So you can understand why I approached Bait with some trepidation. Though I was pleasantly impressed with the restrained shark thriller The Reef, it was clear that Bait was going to be more of the cheap scare variety so I could only hope that it at least did its business with panache.  The resulting film is a good news/bad news sorta situation.

The good news is that some of the shark effects look quite good.  The bad news is that for every good shark CGI effect there are five more that look like a bad Sega game from 1989.  In a perfect world, the sharks would still be built for practical use to avoid the cartoon-y look they almost always have in cinema.  To be fair, even films with bigger budgets like Deep Blue Sea had trouble making their sharks look convincing…though to its credit Deep Blue Sea used a lot of robot sharks that looked real.

More good news is that Bait places its sharks and their prey in an unusual setting which always keeps things interesting when you are dealing with weak effects and weaker acting.  Though the supermarket that is flooded by a tsunami and brings with it two hungry sharks is well set-up, it can’t escape looking like it was built in a large tank of water.  Clearly, the set was at the mercy of the elements that had to support large amounts of water and debris.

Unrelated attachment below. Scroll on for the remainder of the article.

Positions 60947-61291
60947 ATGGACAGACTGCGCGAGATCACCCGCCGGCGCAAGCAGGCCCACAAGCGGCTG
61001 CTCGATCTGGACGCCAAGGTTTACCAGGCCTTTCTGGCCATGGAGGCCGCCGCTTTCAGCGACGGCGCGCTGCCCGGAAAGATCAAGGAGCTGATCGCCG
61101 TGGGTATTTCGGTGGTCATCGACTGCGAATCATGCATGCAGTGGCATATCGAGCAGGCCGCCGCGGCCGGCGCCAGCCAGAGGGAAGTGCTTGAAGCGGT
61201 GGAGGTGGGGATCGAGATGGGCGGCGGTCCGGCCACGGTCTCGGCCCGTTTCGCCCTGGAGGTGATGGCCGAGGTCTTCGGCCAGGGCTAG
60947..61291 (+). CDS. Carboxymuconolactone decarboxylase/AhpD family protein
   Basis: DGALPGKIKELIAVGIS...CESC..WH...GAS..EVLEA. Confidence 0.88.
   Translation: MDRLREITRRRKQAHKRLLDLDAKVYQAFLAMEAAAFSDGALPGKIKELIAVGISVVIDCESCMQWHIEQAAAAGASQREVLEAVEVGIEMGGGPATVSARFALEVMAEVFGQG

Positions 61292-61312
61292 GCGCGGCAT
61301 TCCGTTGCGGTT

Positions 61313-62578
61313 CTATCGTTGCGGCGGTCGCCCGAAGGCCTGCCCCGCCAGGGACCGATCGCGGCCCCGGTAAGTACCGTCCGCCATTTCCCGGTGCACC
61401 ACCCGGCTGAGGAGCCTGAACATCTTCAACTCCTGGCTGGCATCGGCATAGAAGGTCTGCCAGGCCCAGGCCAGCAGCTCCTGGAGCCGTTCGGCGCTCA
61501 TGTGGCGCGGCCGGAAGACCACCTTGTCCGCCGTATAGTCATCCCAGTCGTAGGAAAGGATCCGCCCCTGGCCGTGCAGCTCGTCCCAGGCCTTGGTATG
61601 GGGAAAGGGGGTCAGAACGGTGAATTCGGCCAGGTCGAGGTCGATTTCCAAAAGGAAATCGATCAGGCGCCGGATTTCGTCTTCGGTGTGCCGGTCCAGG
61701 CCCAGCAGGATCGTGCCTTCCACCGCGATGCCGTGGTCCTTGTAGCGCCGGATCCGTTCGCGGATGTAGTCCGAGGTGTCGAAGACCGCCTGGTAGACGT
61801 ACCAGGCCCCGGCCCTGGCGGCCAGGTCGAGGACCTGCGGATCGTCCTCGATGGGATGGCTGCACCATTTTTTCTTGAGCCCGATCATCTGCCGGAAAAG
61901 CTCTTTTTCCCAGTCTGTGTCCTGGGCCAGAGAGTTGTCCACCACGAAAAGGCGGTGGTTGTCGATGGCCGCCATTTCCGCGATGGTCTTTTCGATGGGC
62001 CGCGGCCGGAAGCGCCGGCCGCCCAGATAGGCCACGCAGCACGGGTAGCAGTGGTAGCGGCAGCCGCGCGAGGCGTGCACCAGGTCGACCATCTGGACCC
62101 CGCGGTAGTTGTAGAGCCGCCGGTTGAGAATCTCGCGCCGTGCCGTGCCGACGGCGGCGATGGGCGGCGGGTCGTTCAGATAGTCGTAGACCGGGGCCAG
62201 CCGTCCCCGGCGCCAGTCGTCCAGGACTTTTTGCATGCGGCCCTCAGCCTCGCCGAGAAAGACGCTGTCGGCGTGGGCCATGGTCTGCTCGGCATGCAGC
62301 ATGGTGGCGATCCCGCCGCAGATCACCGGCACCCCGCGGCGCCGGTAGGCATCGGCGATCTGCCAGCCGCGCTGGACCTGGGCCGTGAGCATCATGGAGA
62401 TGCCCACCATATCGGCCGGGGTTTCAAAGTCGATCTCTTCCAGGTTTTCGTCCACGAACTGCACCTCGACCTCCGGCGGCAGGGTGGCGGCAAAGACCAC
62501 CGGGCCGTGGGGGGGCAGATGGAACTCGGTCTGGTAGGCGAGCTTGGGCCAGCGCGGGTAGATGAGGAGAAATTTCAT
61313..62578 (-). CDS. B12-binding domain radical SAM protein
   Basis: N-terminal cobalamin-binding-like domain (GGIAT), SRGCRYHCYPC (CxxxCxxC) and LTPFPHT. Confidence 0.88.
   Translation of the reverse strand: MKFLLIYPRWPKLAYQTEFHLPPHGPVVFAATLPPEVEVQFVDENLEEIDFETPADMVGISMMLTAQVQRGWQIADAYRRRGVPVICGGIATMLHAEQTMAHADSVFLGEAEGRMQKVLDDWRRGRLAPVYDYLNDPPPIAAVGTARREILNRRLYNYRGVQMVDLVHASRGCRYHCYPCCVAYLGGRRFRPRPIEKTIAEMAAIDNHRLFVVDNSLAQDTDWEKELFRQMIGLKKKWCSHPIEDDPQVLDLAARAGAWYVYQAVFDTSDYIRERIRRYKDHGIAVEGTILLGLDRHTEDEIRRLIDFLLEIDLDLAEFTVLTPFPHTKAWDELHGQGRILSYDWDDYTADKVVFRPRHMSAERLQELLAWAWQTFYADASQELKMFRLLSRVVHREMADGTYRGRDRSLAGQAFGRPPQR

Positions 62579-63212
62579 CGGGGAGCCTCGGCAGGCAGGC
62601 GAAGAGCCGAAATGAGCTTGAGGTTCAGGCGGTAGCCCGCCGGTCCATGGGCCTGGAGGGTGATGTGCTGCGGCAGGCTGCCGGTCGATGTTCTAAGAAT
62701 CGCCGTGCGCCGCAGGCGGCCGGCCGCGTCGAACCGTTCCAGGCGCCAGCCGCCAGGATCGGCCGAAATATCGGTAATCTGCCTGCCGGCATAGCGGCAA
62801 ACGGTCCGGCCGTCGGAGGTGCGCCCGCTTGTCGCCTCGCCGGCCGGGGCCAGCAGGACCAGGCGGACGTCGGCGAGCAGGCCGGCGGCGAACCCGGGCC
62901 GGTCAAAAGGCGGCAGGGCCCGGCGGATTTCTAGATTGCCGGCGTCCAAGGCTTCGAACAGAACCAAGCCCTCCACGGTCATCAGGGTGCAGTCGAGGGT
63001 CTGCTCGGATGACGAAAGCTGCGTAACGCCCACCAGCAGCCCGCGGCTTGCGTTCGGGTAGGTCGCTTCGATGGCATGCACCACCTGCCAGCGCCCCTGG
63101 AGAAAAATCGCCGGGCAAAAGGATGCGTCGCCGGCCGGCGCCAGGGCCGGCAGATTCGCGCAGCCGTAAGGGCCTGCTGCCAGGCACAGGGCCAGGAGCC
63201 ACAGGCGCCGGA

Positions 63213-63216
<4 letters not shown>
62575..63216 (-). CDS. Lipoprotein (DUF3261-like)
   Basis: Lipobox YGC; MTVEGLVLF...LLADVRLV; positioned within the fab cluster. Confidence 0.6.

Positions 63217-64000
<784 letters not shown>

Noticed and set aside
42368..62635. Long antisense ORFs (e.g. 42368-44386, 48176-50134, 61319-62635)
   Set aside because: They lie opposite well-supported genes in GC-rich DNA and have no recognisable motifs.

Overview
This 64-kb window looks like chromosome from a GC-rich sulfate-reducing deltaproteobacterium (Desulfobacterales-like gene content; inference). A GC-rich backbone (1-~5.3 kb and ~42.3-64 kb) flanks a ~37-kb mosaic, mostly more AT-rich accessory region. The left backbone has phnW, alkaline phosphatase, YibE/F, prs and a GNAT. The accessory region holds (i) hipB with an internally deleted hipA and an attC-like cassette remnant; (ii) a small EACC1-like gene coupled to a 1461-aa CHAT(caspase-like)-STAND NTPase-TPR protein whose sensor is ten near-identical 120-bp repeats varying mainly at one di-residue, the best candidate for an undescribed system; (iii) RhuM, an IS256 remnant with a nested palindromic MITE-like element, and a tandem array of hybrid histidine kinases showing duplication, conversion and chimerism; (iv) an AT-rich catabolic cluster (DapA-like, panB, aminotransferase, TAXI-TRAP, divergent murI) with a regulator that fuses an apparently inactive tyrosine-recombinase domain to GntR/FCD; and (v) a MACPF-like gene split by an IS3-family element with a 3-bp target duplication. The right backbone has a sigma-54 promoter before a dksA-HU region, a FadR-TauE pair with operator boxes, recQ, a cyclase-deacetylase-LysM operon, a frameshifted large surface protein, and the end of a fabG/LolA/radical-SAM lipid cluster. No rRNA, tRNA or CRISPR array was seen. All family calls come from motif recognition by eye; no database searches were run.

The better setting is an underground parking garage that sets the scene for some of the better scares and had me getting my feet up onto the couch and off the floor more than once.  While two lovebirds are stranded underwater in their car, another is trying to get to safety…and all three have to contend with a shark that knows they’re there and is figuring out how to get to them.  Director Rendall does his best work here by finding some clever means of escape for the teens.